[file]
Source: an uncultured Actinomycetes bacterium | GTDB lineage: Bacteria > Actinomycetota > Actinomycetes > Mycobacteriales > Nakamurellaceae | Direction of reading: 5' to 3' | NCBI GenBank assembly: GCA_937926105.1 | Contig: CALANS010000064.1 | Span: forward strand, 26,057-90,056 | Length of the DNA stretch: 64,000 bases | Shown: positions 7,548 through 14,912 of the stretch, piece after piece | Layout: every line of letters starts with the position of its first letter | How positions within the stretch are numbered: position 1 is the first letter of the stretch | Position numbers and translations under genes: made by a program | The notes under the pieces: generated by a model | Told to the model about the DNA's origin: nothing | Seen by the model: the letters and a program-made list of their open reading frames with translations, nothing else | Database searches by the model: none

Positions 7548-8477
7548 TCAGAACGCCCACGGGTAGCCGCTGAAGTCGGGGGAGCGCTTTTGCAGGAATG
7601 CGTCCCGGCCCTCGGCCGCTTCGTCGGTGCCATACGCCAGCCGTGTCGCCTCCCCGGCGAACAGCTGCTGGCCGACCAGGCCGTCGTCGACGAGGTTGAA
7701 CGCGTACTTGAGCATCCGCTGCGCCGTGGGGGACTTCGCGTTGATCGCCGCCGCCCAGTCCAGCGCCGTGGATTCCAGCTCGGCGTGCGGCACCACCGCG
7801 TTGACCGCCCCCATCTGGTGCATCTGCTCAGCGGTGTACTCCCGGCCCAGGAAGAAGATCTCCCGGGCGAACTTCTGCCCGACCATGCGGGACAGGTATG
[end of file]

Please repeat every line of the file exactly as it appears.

Source: an uncultured Actinomycetes bacterium | GTDB lineage: Bacteria > Actinomycetota > Actinomycetes > Mycobacteriales > Nakamurellaceae | Direction of reading: 5' to 3' | NCBI GenBank assembly: GCA_937926105.1 | Contig: CALANS010000064.1 | Span: forward strand, 26,057-90,056 | Length of the DNA stretch: 64,000 bases | Shown: positions 7,548 through 14,912 of the stretch, piece after piece | Layout: every line of letters starts with the position of its first letter | How positions within the stretch are numbered: position 1 is the first letter of the stretch | Position numbers and translations under genes: made by a program | The notes under the pieces: generated by a model | Told to the model about the DNA's origin: nothing | Seen by the model: the letters and a program-made list of their open reading frames with translations, nothing else | Database searches by the model: none

Positions 7548-8477
7548 TCAGAACGCCCACGGGTAGCCGCTGAAGTCGGGGGAGCGCTTTTGCAGGAATG
7601 CGTCCCGGCCCTCGGCCGCTTCGTCGGTGCCATACGCCAGCCGTGTCGCCTCCCCGGCGAACAGCTGCTGGCCGACCAGGCCGTCGTCGACGAGGTTGAA
7701 CGCGTACTTGAGCATCCGCTGCGCCGTGGGGGACTTCGCGTTGATCGCCGCCGCCCAGTCCAGCGCCGTGGATTCCAGCTCGGCGTGCGGCACCACCGCG
7801 TTGACCGCCCCCATCTGGTGCATCTGCTCAGCGGTGTACTCCCGGCCCAGGAAGAAGATCTCCCGGGCGAACTTCTGCCCGACCATGCGGGACAGGTATG